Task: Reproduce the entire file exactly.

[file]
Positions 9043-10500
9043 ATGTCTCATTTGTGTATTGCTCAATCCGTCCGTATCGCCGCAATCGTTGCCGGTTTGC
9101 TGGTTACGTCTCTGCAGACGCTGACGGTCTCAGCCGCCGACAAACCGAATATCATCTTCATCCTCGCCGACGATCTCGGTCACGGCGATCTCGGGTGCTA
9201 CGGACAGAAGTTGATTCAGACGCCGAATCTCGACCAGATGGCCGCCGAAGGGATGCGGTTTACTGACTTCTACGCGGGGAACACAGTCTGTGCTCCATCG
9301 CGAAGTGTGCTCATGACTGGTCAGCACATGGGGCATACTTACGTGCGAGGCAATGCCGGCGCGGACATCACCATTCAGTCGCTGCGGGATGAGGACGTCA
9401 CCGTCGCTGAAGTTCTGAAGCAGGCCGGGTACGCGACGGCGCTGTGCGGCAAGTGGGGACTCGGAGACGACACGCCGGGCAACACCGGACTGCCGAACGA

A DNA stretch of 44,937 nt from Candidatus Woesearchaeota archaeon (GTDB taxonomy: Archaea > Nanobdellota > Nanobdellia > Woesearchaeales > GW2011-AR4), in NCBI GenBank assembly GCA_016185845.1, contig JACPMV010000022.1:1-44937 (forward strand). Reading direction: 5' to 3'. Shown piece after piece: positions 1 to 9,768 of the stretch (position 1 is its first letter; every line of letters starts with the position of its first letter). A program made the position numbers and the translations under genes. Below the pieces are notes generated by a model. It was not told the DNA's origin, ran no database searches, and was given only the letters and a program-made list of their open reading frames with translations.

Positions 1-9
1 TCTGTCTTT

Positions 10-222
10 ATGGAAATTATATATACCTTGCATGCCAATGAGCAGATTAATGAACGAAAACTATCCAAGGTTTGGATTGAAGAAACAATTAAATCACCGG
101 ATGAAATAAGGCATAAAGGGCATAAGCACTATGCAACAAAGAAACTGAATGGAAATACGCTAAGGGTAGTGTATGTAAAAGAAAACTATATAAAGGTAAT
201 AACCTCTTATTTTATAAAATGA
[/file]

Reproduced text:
Positions 9043-10500
9043 ATGTCTCATTTGTGTATTGCTCAATCCGTCCGTATCGCCGCAATCGTTGCCGGTTTGC
9101 TGGTTACGTCTCTGCAGACGCTGACGGTCTCAGCCGCCGACAAACCGAATATCATCTTCATCCTCGCCGACGATCTCGGTCACGGCGATCTCGGGTGCTA
9201 CGGACAGAAGTTGATTCAGACGCCGAATCTCGACCAGATGGCCGCCGAAGGGATGCGGTTTACTGACTTCTACGCGGGGAACACAGTCTGTGCTCCATCG
9301 CGAAGTGTGCTCATGACTGGTCAGCACATGGGGCATACTTACGTGCGAGGCAATGCCGGCGCGGACATCACCATTCAGTCGCTGCGGGATGAGGACGTCA
9401 CCGTCGCTGAAGTTCTGAAGCAGGCCGGGTACGCGACGGCGCTGTGCGGCAAGTGGGGACTCGGAGACGACACGCCGGGCAACACCGGACTGCCGAACGA

A DNA stretch of 44,937 nt from Candidatus Woesearchaeota archaeon (GTDB taxonomy: Archaea > Nanobdellota > Nanobdellia > Woesearchaeales > GW2011-AR4), in NCBI GenBank assembly GCA_016185845.1, contig JACPMV010000022.1:1-44937 (forward strand). Reading direction: 5' to 3'. Shown piece after piece: positions 1 to 9,768 of the stretch (position 1 is its first letter; every line of letters starts with the position of its first letter). A program made the position numbers and the translations under genes. Below the pieces are notes generated by a model. It was not told the DNA's origin, ran no database searches, and was given only the letters and a program-made list of their open reading frames with translations.

Positions 1-9
1 TCTGTCTTT

Positions 10-222
10 ATGGAAATTATATATACCTTGCATGCCAATGAGCAGATTAATGAACGAAAACTATCCAAGGTTTGGATTGAAGAAACAATTAAATCACCGG
101 ATGAAATAAGGCATAAAGGGCATAAGCACTATGCAACAAAGAAACTGAATGGAAATACGCTAAGGGTAGTGTATGTAAAAGAAAACTATATAAAGGTAAT
201 AACCTCTTATTTTATAAAATGA